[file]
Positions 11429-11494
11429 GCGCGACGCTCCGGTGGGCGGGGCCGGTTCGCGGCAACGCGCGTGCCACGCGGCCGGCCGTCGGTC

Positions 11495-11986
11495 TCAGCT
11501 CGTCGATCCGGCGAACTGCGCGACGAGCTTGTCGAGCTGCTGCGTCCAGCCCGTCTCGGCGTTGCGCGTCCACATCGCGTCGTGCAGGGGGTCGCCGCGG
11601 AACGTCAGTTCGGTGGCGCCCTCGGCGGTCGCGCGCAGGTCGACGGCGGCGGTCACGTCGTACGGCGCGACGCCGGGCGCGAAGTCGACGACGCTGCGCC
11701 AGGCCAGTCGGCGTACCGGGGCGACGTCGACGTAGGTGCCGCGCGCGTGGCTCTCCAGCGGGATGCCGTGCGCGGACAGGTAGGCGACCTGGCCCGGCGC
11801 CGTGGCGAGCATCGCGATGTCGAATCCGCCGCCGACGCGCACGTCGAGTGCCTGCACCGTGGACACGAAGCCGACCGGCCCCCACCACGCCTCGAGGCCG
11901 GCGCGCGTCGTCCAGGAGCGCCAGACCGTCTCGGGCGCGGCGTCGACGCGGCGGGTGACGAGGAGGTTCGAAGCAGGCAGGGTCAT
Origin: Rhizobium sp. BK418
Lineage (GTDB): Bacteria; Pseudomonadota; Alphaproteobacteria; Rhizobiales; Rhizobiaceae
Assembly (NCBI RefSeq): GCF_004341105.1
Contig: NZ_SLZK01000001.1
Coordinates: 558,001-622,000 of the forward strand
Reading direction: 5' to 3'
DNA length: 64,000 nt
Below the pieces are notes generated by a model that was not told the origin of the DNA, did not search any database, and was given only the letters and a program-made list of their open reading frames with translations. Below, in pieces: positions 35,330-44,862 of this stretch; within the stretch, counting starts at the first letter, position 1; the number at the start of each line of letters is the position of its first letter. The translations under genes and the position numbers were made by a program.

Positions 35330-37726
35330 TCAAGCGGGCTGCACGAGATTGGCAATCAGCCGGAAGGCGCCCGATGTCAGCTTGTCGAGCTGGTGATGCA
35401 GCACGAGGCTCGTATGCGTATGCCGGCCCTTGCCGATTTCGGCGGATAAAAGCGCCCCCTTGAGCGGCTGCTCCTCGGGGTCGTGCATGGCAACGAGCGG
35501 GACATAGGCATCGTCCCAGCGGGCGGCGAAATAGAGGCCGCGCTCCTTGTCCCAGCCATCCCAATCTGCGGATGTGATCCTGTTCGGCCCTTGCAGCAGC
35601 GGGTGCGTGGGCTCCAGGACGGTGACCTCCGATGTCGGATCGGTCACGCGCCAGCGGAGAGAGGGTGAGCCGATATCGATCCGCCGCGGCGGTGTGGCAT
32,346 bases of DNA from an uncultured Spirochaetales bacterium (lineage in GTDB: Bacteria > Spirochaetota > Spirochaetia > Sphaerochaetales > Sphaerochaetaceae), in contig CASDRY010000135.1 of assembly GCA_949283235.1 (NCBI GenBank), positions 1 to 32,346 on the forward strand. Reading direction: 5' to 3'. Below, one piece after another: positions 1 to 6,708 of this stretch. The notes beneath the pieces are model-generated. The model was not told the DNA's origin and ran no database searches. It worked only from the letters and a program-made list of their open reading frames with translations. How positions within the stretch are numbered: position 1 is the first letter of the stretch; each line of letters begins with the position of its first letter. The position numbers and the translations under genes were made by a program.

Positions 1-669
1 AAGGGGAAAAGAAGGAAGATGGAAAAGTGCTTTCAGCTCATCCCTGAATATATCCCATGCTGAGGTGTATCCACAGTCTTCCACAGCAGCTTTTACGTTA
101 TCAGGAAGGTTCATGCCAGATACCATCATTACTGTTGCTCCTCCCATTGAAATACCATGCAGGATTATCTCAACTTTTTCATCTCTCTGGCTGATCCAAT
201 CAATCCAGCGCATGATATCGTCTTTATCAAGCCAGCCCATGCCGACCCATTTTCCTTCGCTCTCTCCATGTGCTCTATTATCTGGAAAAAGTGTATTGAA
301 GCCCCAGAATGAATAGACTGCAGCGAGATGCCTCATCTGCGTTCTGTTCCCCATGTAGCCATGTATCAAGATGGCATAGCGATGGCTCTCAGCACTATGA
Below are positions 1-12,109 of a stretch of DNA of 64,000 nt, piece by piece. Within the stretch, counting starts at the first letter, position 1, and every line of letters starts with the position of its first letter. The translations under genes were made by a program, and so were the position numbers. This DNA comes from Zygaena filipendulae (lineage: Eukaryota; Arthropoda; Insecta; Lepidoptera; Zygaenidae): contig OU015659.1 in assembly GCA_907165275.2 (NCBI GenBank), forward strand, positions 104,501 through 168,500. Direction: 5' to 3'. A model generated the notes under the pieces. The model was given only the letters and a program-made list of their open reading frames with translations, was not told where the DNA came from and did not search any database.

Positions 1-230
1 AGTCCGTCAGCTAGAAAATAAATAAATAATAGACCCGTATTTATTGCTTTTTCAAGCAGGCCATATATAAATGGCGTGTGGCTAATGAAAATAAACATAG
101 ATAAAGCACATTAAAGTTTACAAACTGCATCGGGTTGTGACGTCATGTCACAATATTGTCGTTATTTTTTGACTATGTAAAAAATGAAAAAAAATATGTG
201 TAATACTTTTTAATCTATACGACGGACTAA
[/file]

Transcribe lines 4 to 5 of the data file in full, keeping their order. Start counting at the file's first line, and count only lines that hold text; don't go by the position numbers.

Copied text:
11495 TCAGCT
11501 CGTCGATCCGGCGAACTGCGCGACGAGCTTGTCGAGCTGCTGCGTCCAGCCCGTCTCGGCGTTGCGCGTCCACATCGCGTCGTGCAGGGGGTCGCCGCGG